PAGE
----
Hotel Execs Say New Overtime Rule Could Hurt Employees
The article, “Hotel Execs Say New Overtime Rule Could Hurt Employees,” featured on Hotel News Now, addressed hotel executives concerns that the U.S. Department of Labor’s new overtime rule will have the opposite of the federal government’s intended effect.
Andria Ryan commented on what this new rule means for employers and employees in the hotel industry.
Many of those salaried employees who work at the mid-management level and have long hours will become eligible for overtime, said Andria. Employers now have to decide who they will pay more to pass the threshold and those who will remain eligible for overtime, she said.
The new rule did not make any changes to the duties test, which determines what type of employee is exempt from overtime based on job responsibilities, such as having a supervisory role over other employees.
Hotel employers will need to determine if they can modify their pay plans and working hours, Andria said. A client recently spoke with her about flex time for certain groups of employees, like sales managers, she said, that would keep them eligible for overtime but allow them to work from noon to 8 p.m.—when they might have more job responsibilities—than the typical 8:30 a.m. to 5:30 p.m. shift.
There are a number of creative pay plans out there, Ryan said, but a number of them receive strict scrutiny from the Department of Labor. Others aren’t accepted at all, she said, so it’s important employers fully vet any pay plan they want to use.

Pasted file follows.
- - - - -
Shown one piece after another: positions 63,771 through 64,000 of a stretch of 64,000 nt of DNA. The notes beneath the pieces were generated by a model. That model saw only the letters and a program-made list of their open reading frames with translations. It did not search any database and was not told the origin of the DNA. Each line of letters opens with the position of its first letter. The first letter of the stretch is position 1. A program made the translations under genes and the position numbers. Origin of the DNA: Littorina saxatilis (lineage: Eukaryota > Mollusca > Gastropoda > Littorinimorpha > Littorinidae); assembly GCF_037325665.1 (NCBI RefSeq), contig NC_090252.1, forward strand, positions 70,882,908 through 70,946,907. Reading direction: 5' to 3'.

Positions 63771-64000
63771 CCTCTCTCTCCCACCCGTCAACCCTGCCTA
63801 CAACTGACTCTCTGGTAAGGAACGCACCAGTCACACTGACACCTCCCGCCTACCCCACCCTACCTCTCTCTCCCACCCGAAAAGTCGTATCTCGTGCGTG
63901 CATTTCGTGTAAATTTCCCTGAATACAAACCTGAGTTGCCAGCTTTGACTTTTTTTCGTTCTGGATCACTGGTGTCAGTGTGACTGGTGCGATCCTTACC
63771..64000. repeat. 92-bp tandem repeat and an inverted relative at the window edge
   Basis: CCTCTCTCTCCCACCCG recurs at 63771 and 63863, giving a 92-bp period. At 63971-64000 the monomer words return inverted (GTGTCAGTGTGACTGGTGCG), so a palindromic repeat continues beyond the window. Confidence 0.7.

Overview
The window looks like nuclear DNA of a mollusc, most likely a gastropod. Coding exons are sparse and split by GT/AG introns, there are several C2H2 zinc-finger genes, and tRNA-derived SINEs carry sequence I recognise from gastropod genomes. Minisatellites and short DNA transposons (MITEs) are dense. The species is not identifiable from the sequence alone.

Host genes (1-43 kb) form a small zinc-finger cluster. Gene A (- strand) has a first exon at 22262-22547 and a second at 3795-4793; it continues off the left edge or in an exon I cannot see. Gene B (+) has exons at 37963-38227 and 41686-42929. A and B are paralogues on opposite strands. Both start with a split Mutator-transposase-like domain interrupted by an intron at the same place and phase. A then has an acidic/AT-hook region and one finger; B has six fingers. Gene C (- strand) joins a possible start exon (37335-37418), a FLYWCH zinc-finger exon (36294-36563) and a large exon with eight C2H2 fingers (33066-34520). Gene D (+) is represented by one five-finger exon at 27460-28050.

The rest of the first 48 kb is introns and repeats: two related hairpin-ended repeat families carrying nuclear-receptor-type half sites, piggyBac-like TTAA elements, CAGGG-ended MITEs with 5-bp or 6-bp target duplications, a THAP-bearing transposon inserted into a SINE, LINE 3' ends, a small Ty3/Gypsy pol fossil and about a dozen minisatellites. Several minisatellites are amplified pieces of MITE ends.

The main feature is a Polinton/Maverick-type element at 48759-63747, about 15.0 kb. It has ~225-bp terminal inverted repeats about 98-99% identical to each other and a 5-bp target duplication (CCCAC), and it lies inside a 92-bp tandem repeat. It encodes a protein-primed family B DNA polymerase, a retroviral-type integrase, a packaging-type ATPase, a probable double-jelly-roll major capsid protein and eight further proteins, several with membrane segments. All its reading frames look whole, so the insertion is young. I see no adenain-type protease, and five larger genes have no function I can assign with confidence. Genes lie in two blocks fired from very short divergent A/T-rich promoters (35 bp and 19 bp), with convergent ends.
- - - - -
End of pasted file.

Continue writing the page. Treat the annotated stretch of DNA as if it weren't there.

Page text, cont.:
“Wage and hour (court) cases are dangerous,” Andria said. “When you’re doing it wrong, it’s not just with one person. If you get it wrong with one, you’re likely getting it wrong with many. That makes them ripe for the challenge.”
Ryan also recommended developing a communication plan for employers to get out in front of the federal government’s announcement. Employees will hear about this and could think they will get a raise starting 1 December, she said.
As employers ready themselves to roll out new pay plans, Andria said there will be two groups of employees: those who have to clock in and out and keep time records and the supervisors who are now managing people who were previously exempt and didn’t have to worry about overtime. Training is necessary for both groups.
“You have an assistant restaurant manager working 60 to 70 hours a week at peak times now overtime eligible,” she said. “The manager has to pay more attention to an employee they never had to worry about before with that.”
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